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Section 34 of the Arbitration & Conciliation Act, 1996: An Analysis

This article is an analysis of Section 34 of the Arbitration and Conciliation Act 1996.

introduction

Arbitration is a dispute settlement mechanism in which the parties to the dispute agree in a written contract to submit their disputes to arbitration for settlement. The settlement is called an arbitration award, which is given by the arbitrators. The award is the award made by the arbitrator and is final. There is only one recourse to an injured party who goes to court.

Section 34 of the Arbitration & Conciliation Act 1996 is of great importance as it provides for the setting aside of an arbitration award through judicial intervention. There has always been a tremendous outcry to keep the jurisdiction of the courts away from alternative dispute settlement mechanisms, as doing so would essentially defeat the purpose of establishing alternative dispute settlement mechanisms if the entire burden of cases remained with the judiciary.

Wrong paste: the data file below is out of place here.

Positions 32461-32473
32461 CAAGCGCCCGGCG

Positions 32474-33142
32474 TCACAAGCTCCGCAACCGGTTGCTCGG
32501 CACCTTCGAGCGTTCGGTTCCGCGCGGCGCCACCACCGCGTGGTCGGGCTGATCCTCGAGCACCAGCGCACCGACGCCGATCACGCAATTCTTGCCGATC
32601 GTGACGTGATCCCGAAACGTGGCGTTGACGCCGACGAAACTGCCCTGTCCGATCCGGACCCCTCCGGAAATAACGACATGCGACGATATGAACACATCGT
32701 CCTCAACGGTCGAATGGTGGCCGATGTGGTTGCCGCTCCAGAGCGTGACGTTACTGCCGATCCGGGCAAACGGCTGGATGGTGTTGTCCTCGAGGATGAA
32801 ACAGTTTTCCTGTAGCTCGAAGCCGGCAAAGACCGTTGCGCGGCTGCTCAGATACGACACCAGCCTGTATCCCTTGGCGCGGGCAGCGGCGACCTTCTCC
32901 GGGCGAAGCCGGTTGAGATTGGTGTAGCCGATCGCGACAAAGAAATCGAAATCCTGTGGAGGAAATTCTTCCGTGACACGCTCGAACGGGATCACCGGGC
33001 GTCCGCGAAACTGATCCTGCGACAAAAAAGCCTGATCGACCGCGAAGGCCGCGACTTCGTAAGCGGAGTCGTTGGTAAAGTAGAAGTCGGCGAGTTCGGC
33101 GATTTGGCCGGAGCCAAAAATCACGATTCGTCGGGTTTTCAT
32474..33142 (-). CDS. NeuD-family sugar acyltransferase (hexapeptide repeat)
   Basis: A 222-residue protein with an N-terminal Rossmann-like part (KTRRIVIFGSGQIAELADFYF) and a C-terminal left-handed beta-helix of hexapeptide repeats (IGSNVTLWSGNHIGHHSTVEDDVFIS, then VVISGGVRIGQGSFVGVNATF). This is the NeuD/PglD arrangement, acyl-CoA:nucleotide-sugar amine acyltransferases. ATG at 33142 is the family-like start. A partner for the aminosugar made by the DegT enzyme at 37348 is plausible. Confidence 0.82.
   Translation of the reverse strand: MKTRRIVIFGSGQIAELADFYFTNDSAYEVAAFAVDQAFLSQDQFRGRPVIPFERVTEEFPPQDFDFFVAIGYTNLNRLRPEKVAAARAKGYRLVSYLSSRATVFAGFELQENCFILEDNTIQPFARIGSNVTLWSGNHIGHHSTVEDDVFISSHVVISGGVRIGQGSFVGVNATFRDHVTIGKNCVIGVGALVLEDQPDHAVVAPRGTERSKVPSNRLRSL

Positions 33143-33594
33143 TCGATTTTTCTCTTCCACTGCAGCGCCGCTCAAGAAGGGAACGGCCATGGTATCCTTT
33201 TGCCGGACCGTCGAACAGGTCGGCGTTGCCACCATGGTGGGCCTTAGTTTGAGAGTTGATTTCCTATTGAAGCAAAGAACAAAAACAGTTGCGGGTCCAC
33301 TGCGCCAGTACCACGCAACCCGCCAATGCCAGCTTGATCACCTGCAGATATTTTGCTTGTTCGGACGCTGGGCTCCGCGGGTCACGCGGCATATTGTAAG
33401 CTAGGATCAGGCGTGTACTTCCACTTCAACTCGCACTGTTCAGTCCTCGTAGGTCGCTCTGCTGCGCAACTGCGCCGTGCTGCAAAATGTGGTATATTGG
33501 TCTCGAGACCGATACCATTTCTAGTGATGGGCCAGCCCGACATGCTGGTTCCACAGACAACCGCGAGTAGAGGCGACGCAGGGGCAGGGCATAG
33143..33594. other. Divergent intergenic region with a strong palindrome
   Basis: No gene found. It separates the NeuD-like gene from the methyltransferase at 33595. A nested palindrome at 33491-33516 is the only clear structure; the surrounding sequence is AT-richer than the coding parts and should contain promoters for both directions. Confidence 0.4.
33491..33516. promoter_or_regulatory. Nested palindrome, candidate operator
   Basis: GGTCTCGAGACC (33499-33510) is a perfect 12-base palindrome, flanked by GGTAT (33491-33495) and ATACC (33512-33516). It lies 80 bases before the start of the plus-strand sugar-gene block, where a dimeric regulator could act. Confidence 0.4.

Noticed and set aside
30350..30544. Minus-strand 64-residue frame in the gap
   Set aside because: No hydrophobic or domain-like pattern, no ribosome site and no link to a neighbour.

Section 34 of the Arbitration & Conciliation Act 1996 was drafted in accordance with the UNCITRAL Model Law. However, the courts are not empowered to change or modify the award or to examine the case on any matter of fact or law other than the award itself.

After the Arbitration Act of 1940, a major problem was the vagueness of the legislative intent of the term “Public Policy of India”, which eventually gave the judiciary the opportunity to intervene and interpret as it understood. Section 34 of the Arbitration and Conciliation Act 1996 following the 2015 and 2019 Amending Acts appears to have resolved certain issues related to judicial intervention. However, further analysis is needed to understand the scope of Clause 34.